Italian Mafia killings drop
Italian Mafia homicides have fallen by almost half in recent years, underscoring the organization’s ongoing shift into what look like legitimate business sectors, researchers said on Tuesday. Anna Alvazzi del Frate, research director of the Geneva-based Small Arms Survey think tank, said that Mafia killings in Italy dropped by 43 percent between 2007 and 2010, and that the trend was continuing. “We think that this may be related to the increasing involvement of Mafia groups in business relations, for example through money laundering, including involvement with the white-collar sector,” Alvazzi del Frate said.
Dozy woman survives fall
A woman beat the odds in the Prague underground on Monday when she fell under an oncoming train, but then crawled out from between carriages unscathed, police said on Tuesday. The young woman — who appeared to be dozing on her feet — fell off the platform into a deep groove between the subway rails, saving her from the impact of the undercarriage zooming by overhead. A video shows a bystander springing forward to grab the woman, but failing by a whisker. She falls into the track just moments before the train rumbles through.
Mandela grave row deepens
Former president Nelson Mandela’s family sought criminal charges of grave tampering against his eldest grandson on Tuesday amid an escalating row linked to the eventual burial site of the ailing anti-apartheid hero. The grandson, Mandla, allegedly had the remains of three of Mandela’s children moved from his ancestral village of Qunu in 2011 without the rest of the family’s consent. A complaint of tampering with a grave was made against Mandla on Tuesday by family members at a police station near Mthatha. Mandla is fighting a court order to return the remains to Qunu, where Mandela’s parents are also interred at the family gravesite.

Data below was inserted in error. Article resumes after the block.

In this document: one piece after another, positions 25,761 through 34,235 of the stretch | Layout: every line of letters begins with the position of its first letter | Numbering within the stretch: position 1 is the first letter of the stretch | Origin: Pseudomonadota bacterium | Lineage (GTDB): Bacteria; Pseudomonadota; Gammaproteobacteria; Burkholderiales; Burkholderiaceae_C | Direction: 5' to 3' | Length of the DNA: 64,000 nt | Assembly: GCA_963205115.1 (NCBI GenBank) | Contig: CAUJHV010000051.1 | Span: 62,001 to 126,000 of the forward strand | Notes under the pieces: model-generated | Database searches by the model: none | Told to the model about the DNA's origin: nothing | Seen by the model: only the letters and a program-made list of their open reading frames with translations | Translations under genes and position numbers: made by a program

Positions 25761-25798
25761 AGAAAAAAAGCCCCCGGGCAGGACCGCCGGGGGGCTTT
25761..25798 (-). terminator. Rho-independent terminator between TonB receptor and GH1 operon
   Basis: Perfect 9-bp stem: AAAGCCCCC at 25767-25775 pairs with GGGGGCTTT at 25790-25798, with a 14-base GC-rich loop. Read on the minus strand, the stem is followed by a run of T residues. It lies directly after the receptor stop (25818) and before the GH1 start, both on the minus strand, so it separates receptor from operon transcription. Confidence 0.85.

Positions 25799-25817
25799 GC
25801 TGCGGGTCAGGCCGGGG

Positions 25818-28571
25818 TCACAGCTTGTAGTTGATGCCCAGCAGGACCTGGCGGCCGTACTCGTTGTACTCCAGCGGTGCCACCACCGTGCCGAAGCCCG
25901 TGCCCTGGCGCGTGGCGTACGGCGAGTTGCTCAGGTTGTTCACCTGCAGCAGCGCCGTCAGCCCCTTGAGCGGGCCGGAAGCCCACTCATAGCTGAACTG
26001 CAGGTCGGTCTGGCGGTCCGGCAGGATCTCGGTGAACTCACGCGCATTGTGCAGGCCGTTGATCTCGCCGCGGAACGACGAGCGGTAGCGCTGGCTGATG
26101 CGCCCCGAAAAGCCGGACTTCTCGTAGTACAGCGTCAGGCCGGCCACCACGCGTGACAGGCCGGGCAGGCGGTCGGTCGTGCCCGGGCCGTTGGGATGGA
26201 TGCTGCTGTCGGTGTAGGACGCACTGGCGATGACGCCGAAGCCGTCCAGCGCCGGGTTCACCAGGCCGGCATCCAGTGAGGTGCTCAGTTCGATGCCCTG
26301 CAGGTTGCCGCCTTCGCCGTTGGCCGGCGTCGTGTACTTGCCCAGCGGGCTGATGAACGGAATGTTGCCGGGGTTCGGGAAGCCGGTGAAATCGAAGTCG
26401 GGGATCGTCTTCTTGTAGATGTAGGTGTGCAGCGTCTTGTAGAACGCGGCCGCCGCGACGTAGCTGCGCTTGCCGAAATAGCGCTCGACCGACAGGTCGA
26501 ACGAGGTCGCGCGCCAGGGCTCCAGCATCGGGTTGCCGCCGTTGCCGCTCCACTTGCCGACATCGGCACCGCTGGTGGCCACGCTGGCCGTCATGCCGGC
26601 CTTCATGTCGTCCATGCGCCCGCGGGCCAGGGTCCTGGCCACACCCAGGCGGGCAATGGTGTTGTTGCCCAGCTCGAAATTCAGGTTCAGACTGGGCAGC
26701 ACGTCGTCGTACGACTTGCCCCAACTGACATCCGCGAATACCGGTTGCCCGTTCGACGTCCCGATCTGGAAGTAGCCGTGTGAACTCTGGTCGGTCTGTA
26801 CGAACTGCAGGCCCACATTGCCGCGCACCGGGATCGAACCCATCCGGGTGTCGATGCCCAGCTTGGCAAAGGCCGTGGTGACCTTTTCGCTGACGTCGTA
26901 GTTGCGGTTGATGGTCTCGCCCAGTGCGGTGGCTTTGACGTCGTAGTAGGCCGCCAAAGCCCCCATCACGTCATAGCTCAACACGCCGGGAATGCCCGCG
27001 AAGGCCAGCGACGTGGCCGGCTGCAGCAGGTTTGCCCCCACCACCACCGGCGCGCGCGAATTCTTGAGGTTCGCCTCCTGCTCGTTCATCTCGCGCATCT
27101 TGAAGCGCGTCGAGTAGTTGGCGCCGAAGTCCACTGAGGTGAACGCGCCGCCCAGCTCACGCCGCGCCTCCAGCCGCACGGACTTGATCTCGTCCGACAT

Critical minister sacked
President Francois Hollande on Tuesday sacked Minister for the Environment Delphine Batho for describing this year’s belt-tightening budget as a “bad” one for her ministry. Batho, whose ministry’s budget was cut by 7 percent, is the first minister in the Socialist government to be axed for criticizing policy. French ministers are traditionally not supposed to criticize policy decisions publicly, even if they are personally opposed to them. However, the outspoken Minister for Industrial Renewal Arnaud Montebourg has not been dropped despite criticizing his peers several times and even questioning economic policy.